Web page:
Who Are The Akan People?

Ghanaian musician at the memorial for the Queen Mother of the Asante Kingdom. Editorial credit: Anton_Ivanov / Shutterstock.com
Ghanaian musician at the memorial for the Queen Mother of the Asante Kingdom. Editorial credit: Anton_Ivanov / Shutterstock.com

The Akan is a unique group of people found in Ghana and Ivory Coast. Historically, the Ghanaian population migrated to the Ivory Coast and became the most populous group of people in the country. The Akan language is known as Fante or Twi; it is a group of dialects within the Niger-Congo family of languages. The dialects of the Akan language include the Akuapem, Akwamu, Akyem, Bono, Agona, Wassa, Fante, Kwahu, and Asante. Some prominent people from the Akan community include Kofi Annan, John Atta Mills, and Kwame Nkrumah.

History of the Akan People

The Akan people are believed to have migrated from the Sahel region and the savannas of West Africa. Between the 15th and 19th century, they dominated trading and gold mines in the region, and by the 17th century, they were already among the most influential communities in Africa. They dominated the goldfields between the Volta and Komoe Rivers where they mined the precious metal and traded it with other local communities or traders from overseas. The gold attracted the Dutch who were later joined by the British. The Europeans quickly realized that the Akan was a strong group and opted for diplomacy instead of armed colonialism. They employed the Akan warriors to invade their neighbors for slaves who were sold in exchange for guns. Between 1820 and 1900, the Ashanti engaged the Europeans in armed conflicts as the latter tried severally to colonize the Ashanti Kingdom. By the early 1900s, the French had colonized Ivory Coast while the British had colonized Ghana. In March 1957, Ghana gained independence, and three years later the Ivory Coast followed suit.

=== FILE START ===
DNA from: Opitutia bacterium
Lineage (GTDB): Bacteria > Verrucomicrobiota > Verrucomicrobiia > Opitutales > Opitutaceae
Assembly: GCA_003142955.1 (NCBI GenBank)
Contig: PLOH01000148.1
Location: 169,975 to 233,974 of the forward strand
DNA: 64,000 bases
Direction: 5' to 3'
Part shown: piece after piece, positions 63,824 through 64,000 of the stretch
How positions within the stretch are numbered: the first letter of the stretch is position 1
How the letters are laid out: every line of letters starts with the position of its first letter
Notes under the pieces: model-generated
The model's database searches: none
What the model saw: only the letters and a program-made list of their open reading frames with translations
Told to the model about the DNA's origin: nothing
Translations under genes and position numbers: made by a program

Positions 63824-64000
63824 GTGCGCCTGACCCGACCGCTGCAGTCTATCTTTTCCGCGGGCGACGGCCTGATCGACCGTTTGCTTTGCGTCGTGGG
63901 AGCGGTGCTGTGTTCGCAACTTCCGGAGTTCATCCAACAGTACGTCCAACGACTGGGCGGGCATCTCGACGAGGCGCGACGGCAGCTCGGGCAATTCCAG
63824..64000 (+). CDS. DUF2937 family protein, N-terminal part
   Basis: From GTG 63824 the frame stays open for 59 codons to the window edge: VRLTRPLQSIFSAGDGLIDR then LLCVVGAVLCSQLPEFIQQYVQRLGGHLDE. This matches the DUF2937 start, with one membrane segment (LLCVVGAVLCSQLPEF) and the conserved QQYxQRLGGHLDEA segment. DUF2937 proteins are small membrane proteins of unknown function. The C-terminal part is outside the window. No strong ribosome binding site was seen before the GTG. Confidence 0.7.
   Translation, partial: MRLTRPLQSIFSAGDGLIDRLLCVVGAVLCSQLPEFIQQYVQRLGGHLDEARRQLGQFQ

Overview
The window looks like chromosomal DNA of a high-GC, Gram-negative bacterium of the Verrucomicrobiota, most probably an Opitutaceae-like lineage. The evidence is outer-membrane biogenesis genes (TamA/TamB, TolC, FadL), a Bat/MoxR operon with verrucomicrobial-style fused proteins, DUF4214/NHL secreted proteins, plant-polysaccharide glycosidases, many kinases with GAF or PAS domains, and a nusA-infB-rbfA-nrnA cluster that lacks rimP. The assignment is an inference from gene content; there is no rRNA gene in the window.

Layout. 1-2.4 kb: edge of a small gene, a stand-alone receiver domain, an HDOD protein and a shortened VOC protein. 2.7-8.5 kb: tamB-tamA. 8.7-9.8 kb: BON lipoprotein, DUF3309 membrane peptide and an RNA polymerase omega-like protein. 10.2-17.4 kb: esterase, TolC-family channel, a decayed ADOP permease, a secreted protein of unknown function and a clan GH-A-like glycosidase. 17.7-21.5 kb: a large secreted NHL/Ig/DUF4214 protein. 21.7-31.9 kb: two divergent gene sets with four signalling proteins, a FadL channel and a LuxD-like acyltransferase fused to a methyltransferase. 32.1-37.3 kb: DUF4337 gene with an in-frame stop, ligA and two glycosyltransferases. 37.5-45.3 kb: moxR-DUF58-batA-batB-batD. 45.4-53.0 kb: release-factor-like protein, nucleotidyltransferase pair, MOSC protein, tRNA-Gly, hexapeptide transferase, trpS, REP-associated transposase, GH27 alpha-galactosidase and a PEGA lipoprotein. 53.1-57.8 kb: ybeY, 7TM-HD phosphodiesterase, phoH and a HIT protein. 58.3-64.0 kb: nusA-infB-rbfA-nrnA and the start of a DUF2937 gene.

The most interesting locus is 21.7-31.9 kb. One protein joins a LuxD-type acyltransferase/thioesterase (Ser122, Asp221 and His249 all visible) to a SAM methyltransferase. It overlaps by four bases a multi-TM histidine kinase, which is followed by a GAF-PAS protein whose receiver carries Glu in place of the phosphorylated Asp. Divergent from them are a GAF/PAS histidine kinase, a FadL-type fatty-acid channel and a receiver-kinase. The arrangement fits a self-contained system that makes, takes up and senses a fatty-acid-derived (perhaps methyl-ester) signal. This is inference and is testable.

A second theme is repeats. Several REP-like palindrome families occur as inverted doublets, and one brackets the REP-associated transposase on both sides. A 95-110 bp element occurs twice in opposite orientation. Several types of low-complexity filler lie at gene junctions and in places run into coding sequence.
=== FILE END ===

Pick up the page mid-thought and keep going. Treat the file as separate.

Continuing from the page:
The Akan Language

The majority of the Akan people speak the Twi or Fante language while a few others speak the Bia language. The Twi speaking people include the Akuapem, Akyem, and the Asante. The Bia language is spoken by the Wassa, Kwahu, and the Agon. The Akan people number about 20 million and are among the African tribes that have maintained indigenous languages with minimal influence from Western languages.

Religion and Social Organization

The Akan are a religious group of people. They adopted Christianity as their primary religion, but others identify as Muslims. The Ancient Akan people worshipped Onyame (Supreme God), Asase Yaa (the goddess of the earth), and to their ancestors by offering sacrifices including slaves. The Akan maintained the traditional matrilineal cultures where the kingship lineage is dependent on women.

Political Organization

Each subgroup of the Akan is ruled by a king who is chosen from the royal line of the Kingdom. The king is chosen by various officials of the tribe and must receive the blessings of the “queen-mother” who is not the actual mother of the king but a senior woman of the tribe. Political structures exist for cultural reasons only since have been superseded by the federal administration.


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